The best way to get your regular dose of market and money insights is our suite of free podcasts ... what we like to think of as “binge-worthy finance.”

Feb 1, 2016 at 5:03PM

Whether we're in the midst of earnings season or riding out the market's lulls, you want to know the best strategies for your money.

And you'll want to go beyond the hype of screaming TV personalities, fear-mongering ads, and "analysis" from people who might have your email address ... but no track record of success.

In short, you want a voice of reason you can count on.

A 2015 Business Insider article titled, "11 websites to bookmark if you want to get rich," rated The Motley Fool as the #1 place online to get smarter about investing.

And one of the easiest, most enjoyable, most valuable ways to get your regular dose of market and money insights is our suite of free podcasts ... what we like to think of as "binge-worthy finance."

Whether you make it part of your daily commute or you save up and listen to a handful of episodes for your 50-mile bike rides or long soaks in a bubble bath (or both!), the podcasts make sense of your money.

And unlike so many who want to make the subjects of personal finance and investing complicated and scary, our podcasts are clear, insightful, and (yes, it's true) fun.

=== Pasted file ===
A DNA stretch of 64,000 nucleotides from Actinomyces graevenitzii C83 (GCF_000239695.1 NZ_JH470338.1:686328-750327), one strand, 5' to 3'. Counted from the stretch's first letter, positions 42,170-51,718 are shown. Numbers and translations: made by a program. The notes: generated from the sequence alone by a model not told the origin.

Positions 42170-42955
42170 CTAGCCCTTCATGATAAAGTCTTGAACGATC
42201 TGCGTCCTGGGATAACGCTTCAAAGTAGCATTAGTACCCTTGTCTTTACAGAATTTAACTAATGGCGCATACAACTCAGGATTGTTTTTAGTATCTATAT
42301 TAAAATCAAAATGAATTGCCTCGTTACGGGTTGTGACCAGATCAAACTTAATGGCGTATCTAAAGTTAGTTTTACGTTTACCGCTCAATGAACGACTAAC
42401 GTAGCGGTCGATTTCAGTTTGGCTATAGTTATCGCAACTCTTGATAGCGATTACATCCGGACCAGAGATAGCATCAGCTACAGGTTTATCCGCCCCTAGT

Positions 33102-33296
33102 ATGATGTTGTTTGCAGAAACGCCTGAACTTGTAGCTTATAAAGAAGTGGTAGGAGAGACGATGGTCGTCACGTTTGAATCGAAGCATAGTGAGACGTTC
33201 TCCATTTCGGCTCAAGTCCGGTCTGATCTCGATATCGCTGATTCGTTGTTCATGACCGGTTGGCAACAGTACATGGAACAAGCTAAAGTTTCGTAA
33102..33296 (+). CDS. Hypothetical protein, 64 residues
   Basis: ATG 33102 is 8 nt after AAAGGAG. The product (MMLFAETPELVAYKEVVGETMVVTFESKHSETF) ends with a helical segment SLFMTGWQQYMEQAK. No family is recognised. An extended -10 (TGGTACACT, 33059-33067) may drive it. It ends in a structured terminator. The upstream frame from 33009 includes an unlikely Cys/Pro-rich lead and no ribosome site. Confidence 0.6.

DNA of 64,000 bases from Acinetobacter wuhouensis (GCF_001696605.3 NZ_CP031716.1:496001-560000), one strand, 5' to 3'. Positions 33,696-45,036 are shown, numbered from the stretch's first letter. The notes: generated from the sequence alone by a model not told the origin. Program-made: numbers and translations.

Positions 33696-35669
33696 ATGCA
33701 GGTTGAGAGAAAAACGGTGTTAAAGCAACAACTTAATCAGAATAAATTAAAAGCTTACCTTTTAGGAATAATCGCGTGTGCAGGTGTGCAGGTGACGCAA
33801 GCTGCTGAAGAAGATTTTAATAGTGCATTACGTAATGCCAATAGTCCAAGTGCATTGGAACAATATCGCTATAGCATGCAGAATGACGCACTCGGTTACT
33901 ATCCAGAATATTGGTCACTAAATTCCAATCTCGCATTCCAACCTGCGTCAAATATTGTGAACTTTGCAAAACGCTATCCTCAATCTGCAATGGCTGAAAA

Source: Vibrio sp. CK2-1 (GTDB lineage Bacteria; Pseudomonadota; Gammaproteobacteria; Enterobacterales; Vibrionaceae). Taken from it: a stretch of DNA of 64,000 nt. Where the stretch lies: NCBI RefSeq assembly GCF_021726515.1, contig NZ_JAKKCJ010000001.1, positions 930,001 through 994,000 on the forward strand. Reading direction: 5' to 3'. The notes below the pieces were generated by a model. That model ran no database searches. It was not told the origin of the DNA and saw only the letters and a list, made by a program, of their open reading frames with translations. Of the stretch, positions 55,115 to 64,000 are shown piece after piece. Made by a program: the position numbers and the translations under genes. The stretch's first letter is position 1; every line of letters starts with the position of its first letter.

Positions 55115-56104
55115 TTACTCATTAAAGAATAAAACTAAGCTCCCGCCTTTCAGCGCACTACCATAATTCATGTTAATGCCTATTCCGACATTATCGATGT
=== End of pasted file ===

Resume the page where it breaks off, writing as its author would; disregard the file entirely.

Our free suite of podcasts

Motley Fool Money features a team of our analysts discussing the week's top business and investing stories, interviews, and an inside look at the stocks on our radar. The show is also heard weekly on dozens of radio stations across the country.

The hosts of Motley Fool Answers challenge the conventional wisdom on life's biggest financial issues to reveal what you really need to know to make smart money moves.

David Gardner, co-founder of The Motley Fool, is among the most respected and trusted sources on investing. And he's the host of Rule Breaker Investing, in which he shares his insights into today's most innovative and disruptive companies ... and how to profit from them.

Market Foolery is our daily look at stocks in the news, as well as the top business and investing stories.

And Industry Focus offers a deeper dive into a specific industry and the stories making headlines. Healthcare, technology, energy, consumer goods, and other industries take turns in the spotlight.

They're all informative, entertaining, and eminently listenable. Rule Breaker Investing and Answers are timeless, so it's worth going back to and listening from the very start; the other three are focused more on today's events, so listen to the most recent first.

All are available for free at www.fool.com/podcasts.

If you're looking for a friendly voice ... with great advice on how to make the most of your money ... from a business with a lengthy track record of success ... in clear, compelling language ... I encourage you to give a listen to our free podcasts.

Head to www.fool.com/podcasts, give them a spin, and you can subscribe there (at iTunes, Stitcher, or our other partners) if you want to receive them regularly.

It's money to your ears.


Compare Brokers